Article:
Tuesday 6th August 2019
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Marlborough Sounds fish farmer New Zealand King Salmon is targeting construction of the country's first 'open ocean' salmon farm by late 2020.
The company says the consent application it lodged early last month for 'Blue Endeavour' - a farm about six kilometres off D'Urville Island - has been accepted by the Marlborough District Council. Assuming the application is not appealed to the Environment Court, or called-in to the Environmental Protection Authority, that could allow a decision by November.
That would allow construction of a $25-to-$30 million submersible salmon farm capable of producing up to 5,000 tonnes of salmon. That could be in time for it to be in use by November 2020, chief executive Grant Rosewarne told BusinessDesk in an interview at the country's inaugural Open Oceans Symposium in Nelson.
Rosewarne first unveiled King Salmon's aspirations to follow the Norwegian industry into exposed ocean environments and had initially expected it would need to use emerging new technologies to cope with rough ocean conditions.
However, further research had established that conventional fish farming technologies could handle the conditions at the site in Cook Strait.
"There’s a chance to make a quick decision on something that everyone has been asking for for 10 years and we’ve said is difficult, but it turns out it’s within that five-metre wave height that conventional technology works."
He contrasted his firm's approach with Norwegian research concentrating on "these big heavy-duty steel structures costing hundreds of millions of dollars."
"What we’re putting within Cook Strait will produce a less expensive fish than what we’re producing now, mainly because our survival will go up significantly," Rosewarne said.
Warmer than average sea temperatures have raised death rates over summer at the company's Marlborough Sounds facilities. That is particularly where they are not optimally located but are unable to move while Fisheries Minister Stuart Nash grapples with a long-delayed decision on whether to allow the firm to move some of its infrastructure to new sites with better conditions for fish farming.
Today's symposium was organised by the Cawthron Institute, an independent marine science centre.
One speaker, Associate Professor Moninya Roughan, sounded a warning that the Tasman Sea is one of the fastest-warming parts of the world's oceans. That means Australia and New Zealand are both farming salmon - which require low water temperatures - in a climate change hotspot.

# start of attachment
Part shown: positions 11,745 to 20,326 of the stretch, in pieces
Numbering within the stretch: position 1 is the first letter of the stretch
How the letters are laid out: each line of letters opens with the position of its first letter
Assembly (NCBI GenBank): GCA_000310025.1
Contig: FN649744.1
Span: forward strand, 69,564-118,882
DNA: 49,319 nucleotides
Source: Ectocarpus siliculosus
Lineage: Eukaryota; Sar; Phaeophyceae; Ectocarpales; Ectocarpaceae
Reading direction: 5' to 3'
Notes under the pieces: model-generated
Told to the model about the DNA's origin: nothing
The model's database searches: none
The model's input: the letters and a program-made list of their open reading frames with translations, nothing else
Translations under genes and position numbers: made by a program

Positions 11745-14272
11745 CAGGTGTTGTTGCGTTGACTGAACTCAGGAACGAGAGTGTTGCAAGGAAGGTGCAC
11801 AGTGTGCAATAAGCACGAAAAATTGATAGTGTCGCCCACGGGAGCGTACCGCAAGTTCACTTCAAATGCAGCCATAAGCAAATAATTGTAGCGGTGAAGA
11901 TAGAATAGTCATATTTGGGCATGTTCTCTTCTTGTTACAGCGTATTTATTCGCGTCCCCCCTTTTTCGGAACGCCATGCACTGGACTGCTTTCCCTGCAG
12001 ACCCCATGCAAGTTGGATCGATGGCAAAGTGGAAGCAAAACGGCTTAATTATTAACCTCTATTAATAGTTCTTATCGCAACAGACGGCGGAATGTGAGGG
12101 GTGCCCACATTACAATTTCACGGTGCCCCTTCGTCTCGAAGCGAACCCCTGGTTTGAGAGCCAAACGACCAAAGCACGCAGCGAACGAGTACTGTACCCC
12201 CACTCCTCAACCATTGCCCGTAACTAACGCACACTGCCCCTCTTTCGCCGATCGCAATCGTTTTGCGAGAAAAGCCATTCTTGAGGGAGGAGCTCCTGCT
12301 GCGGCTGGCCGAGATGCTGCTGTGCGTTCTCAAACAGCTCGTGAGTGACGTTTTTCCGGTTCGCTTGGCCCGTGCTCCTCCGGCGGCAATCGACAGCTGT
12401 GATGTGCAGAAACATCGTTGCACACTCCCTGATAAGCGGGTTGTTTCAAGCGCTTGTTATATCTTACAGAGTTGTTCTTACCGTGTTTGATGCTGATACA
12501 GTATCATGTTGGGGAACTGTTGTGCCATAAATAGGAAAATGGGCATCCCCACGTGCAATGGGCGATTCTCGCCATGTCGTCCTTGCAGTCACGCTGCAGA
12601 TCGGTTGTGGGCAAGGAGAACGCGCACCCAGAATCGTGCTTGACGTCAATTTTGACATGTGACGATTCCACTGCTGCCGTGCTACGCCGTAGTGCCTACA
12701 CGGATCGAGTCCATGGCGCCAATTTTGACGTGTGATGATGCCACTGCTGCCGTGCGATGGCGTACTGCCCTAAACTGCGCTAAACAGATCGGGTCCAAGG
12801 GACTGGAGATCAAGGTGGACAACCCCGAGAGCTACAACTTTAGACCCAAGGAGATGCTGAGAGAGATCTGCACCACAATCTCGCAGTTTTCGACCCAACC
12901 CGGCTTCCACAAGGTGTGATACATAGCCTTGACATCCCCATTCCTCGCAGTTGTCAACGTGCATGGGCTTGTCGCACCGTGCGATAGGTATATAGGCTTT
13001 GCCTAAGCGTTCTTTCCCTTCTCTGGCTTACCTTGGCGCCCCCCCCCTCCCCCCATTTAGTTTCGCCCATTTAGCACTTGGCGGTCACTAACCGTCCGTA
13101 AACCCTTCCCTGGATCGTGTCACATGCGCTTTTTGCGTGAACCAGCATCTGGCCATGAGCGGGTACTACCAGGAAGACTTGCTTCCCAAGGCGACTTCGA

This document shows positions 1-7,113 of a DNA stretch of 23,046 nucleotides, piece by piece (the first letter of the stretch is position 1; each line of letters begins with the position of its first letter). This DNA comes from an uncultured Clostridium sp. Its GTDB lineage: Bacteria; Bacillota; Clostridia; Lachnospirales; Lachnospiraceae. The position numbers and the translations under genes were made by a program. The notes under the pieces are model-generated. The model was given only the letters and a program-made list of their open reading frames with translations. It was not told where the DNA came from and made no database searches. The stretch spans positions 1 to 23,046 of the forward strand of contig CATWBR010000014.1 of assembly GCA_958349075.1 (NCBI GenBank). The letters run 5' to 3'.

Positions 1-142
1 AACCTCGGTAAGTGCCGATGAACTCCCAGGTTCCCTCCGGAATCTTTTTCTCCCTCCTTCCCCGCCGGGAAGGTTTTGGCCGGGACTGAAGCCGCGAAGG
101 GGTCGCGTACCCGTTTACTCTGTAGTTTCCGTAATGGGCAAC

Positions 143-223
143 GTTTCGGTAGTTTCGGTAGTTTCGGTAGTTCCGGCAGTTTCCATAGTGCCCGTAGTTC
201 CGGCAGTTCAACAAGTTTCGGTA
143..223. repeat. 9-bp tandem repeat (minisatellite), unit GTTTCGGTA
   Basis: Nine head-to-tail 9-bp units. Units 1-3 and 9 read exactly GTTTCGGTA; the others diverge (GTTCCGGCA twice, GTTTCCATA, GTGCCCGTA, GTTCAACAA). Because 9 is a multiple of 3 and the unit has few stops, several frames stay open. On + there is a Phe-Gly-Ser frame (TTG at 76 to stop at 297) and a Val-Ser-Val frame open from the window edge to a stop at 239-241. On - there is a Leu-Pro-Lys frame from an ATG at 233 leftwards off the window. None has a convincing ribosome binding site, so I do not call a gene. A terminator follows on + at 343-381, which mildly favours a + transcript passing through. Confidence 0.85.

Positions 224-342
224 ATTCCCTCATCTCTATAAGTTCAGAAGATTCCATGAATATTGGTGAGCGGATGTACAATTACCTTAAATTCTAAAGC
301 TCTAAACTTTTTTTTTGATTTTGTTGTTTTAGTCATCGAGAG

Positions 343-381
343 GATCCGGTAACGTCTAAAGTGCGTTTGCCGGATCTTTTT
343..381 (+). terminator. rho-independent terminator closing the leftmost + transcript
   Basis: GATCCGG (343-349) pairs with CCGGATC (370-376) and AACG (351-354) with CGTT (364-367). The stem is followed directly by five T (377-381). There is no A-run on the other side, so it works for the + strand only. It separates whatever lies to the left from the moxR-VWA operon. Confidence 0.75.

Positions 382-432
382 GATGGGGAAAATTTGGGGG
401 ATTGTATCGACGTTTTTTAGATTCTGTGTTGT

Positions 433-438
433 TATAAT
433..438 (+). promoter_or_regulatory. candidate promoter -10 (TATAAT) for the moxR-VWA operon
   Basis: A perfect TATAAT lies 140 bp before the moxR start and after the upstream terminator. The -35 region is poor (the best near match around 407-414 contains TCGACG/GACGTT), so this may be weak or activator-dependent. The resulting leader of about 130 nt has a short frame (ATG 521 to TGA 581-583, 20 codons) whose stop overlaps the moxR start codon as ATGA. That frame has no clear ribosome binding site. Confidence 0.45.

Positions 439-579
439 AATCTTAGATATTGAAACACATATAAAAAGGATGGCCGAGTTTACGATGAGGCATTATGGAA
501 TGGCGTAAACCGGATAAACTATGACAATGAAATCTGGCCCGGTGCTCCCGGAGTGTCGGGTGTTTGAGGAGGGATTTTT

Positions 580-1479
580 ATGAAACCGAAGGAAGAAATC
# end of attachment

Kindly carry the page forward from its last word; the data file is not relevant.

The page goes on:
To cope with the risk that existing sites become too warm in future, King Salmon is examining other open ocean sites down the east coast of the South Island. They would not be affected by Tasman Sea temperature variations.
Rosewarne also hopes ocean open fish farming will help King Salmon overcome local community objections that have made further development in the Marlborough Sounds all but impossible.
“We anticipate a favourable reaction from our community, as open ocean farming allows the development of positive economic activity, away from communities and recreational activities.
“We hope that successful commercialisation of our open ocean farming vision may decrease our reliance on the in-shore farming model, as part of our ongoing efforts to farm in the most suitable conditions available.”
The Blue Endeavour project is intended eventually to have two farms on-site, producing in a single location the same volume of fish the company currently produces annually at its inshore sites. That is part of a wider strategy to substantially increase production of high-margin king salmon for local and export consumption.
Supporters argue aquaculture, including salmon farming, is more environmentally sustainable than land-based agriculture as a way to produce protein.
The Blue Endeavour offshore site also likely overcomes the problems caused by uneaten salmon feed affecting inshore marine environments.
"It benefits from those cold currents that come up from Antarctica and we think it solves all our problems in terms of temperature, deaths, oxygen and flow," Rosewarne said.
The site derives shelter from most wind directions, other than an 11-degree sliver of northwesterly exposure, which Rosewarne said was "still a worry".
Crews working on the facility would be evacuated during storms.
The symposium heard from leading European and New Zealand researchers who stressed that the operational challenges of open ocean fish-farming may prove as significant as the design challenges to create structures capable of handling severe ocean conditions.
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